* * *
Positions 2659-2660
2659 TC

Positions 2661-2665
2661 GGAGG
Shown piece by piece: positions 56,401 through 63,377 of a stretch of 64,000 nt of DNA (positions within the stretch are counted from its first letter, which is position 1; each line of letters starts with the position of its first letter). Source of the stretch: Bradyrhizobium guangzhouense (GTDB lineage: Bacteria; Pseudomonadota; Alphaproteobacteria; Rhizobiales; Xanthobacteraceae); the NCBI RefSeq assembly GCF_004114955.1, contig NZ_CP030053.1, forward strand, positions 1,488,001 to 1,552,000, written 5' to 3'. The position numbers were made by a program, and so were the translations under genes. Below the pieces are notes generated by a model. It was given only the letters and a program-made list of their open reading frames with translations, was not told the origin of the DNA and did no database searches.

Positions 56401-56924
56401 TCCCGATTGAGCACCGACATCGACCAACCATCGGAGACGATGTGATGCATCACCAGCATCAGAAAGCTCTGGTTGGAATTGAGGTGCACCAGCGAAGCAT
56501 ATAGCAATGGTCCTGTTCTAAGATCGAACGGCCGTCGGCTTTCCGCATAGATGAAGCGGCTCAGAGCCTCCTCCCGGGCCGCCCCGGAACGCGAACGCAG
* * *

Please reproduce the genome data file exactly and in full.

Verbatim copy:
Positions 2659-2660
2659 TC

Positions 2661-2665
2661 GGAGG
Shown piece by piece: positions 56,401 through 63,377 of a stretch of 64,000 nt of DNA (positions within the stretch are counted from its first letter, which is position 1; each line of letters starts with the position of its first letter). Source of the stretch: Bradyrhizobium guangzhouense (GTDB lineage: Bacteria; Pseudomonadota; Alphaproteobacteria; Rhizobiales; Xanthobacteraceae); the NCBI RefSeq assembly GCF_004114955.1, contig NZ_CP030053.1, forward strand, positions 1,488,001 to 1,552,000, written 5' to 3'. The position numbers were made by a program, and so were the translations under genes. Below the pieces are notes generated by a model. It was given only the letters and a program-made list of their open reading frames with translations, was not told the origin of the DNA and did no database searches.

Positions 56401-56924
56401 TCCCGATTGAGCACCGACATCGACCAACCATCGGAGACGATGTGATGCATCACCAGCATCAGAAAGCTCTGGTTGGAATTGAGGTGCACCAGCGAAGCAT
56501 ATAGCAATGGTCCTGTTCTAAGATCGAACGGCCGTCGGCTTTCCGCATAGATGAAGCGGCTCAGAGCCTCCTCCCGGGCCGCCCCGGAACGCGAACGCAG